I bumped into a former GTD participant earlier this week, and I could see from her body language that she wasn’t keen to see me. Initial pleasantries past, I found out why.
“I’m off the wagon”, she said, sheepishly.
“That’s great!” I countered. This did not seem to improve her body language much, so I moved swiftly on to explain my enthusiasm: “Well, it’s not where you want to be, but at least you know where you are.”
What she didn’t seem to realise was that although she was likely correct in her judgement of her off-ness with regard to the GTD wagon, her assessment indicated that things were actually nowhere near as bad as she thought.
Why? Well, her statement indicated that she knew that a) there was a wagon, somewhere, and b) that she had been on it, at some point, for long enough to know that she no longer was. Not perfect, but not as bad as it could be either.
As with any navigation, some distinctions about where one is on a journey can be helpful, so here are the stages of wagon-less-ness to wagon-hood I’ve been able to identify so far:
- There is no wagon. The universe is wagon-less. I move in a parched landscape of overwhelm, devoid of hope. My life will always be a crappy mess of stress.
- I’ve heard there is a wagon, and that some fortunate souls are on it.
- I know there is a wagon, and with the help of the Hubble telescope and a few weeks of free time, I could get on it.
- The wagon is just over there – I’m not on it, but I know how to get there. I’ll do that soon but not now as other things are more important right now.
- I’m on a wagon, but its wheels are wobbling mightily and one of my horses appears to be dead.
- I’m on my wagon, sitting comfortably. Amazing what you can see from up here.
- Hey, have I shown you my turbo-wunderwagon? Now, get out of my way. I’m movin’ fast because I know where I’m going.
The good news is that once you have learned enough about GTD to understand what its benefits are, at least you know there is a wagon, somewhere. There is hope.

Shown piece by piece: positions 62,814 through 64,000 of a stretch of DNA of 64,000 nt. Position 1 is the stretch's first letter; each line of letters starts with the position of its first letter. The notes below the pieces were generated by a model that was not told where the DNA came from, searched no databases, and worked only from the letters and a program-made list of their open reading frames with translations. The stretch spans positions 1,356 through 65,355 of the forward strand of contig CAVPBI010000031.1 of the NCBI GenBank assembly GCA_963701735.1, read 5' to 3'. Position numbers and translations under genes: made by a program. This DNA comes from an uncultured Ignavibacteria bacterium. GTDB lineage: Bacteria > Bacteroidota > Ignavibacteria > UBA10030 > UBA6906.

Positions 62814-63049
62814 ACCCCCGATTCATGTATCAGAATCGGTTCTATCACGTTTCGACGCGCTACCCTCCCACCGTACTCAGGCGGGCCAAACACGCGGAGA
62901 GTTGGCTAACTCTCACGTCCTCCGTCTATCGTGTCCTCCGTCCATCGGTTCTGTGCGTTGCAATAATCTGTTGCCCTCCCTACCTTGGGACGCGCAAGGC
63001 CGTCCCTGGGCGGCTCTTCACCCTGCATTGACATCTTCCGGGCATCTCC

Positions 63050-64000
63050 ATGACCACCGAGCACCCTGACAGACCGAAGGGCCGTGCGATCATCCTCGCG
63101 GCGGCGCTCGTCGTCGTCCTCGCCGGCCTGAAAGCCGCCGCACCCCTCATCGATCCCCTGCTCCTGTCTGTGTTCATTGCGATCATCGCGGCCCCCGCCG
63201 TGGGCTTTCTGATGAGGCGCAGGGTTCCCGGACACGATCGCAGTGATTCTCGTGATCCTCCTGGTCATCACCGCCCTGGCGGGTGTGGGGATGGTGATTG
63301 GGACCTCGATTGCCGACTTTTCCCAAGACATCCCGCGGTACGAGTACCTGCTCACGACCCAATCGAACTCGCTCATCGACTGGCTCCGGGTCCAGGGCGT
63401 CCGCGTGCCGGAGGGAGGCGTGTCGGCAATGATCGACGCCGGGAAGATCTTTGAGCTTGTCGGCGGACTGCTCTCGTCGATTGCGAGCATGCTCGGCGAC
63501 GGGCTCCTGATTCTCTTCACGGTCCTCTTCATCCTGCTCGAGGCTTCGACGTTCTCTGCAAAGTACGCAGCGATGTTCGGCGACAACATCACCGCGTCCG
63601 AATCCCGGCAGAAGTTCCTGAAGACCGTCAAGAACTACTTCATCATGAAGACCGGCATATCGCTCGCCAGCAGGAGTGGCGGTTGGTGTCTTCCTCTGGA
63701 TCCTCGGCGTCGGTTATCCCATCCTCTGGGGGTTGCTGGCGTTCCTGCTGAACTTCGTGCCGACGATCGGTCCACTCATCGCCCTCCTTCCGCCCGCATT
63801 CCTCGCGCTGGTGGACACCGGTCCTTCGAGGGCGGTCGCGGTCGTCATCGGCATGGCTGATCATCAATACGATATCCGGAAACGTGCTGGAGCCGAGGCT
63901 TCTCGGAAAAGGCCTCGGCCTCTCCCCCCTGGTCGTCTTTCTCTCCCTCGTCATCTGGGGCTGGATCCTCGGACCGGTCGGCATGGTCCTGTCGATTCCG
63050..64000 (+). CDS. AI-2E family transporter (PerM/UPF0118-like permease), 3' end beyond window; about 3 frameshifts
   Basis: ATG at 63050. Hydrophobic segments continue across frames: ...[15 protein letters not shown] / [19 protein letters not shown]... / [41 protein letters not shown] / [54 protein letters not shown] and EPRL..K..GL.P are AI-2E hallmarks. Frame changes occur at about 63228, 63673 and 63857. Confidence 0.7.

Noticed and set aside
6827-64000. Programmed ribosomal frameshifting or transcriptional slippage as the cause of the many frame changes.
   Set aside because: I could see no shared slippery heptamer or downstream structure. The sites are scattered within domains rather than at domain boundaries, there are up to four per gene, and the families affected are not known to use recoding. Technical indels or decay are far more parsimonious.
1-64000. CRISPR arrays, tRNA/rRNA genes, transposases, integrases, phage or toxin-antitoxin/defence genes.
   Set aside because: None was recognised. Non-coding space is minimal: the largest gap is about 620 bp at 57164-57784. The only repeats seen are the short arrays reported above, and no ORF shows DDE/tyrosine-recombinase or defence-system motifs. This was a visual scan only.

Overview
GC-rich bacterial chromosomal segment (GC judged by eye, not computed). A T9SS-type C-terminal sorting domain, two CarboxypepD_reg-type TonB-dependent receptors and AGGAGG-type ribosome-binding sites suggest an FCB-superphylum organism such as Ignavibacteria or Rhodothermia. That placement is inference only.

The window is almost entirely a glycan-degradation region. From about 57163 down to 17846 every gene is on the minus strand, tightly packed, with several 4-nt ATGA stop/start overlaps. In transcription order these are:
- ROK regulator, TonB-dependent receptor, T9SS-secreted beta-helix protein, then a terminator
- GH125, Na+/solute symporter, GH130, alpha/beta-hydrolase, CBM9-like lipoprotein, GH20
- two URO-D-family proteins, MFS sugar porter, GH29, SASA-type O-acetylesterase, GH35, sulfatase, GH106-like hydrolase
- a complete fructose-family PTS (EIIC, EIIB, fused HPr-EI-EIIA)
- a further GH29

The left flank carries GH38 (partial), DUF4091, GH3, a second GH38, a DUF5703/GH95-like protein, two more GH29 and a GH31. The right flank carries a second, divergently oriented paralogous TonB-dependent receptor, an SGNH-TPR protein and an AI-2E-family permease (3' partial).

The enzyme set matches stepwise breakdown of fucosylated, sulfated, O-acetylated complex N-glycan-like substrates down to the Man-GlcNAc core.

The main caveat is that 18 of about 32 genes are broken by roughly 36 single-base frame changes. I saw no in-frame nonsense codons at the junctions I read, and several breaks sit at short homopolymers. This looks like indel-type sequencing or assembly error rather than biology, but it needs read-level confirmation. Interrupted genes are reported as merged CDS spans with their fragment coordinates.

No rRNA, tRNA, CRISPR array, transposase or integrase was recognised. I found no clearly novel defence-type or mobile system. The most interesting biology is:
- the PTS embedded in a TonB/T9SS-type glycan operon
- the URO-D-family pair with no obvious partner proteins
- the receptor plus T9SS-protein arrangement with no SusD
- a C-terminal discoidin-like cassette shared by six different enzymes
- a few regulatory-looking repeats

The bad news is that this not a one-way system. I’ve found myself at many stages of the above list on a bad morning. That said, unless you get a very sharp blow to the head and forget everything you ever knew, you can’t actually go back to the despair of step one. There are other flavours of despair you might get to savour, but you can’t have that one back.
If you have fallen off the wagon (but are still aware that there is a wagon out there somewhere) I’d start with a thorough Weekly Review. Even if all you have left of your wagon is a busted axle, you can get back up and running in a few hours with a systematic approach and some focused attention.
If you have lost the universe in which the wagon once was found, but are still reading these blogs, then you might want to come back and do some work with us, either coaching, or the Level 2 seminar we developed a couple of years back. We don’t put it on our business cards, but we are – in GTD terms at least – the best wagon mechanics east of the Pecos.
What I said to my client was this: “No one is ever always on. It might look like it, but that is because they notice that they are off extremely quickly and get themselves back on again before others notice.
“The only question is whether you notice in the morning that you are off and can get back on before lunch, or whether it takes three weeks to notice that you are off, and six months to get back on.
“A Weekly Review is the way from off to on, and with practice you can move between them pretty quickly.”
As she moved off to her next appointment I couldn’t help but notice a pronounced wobble in her gait, but it did seem she was setting out in the right direction.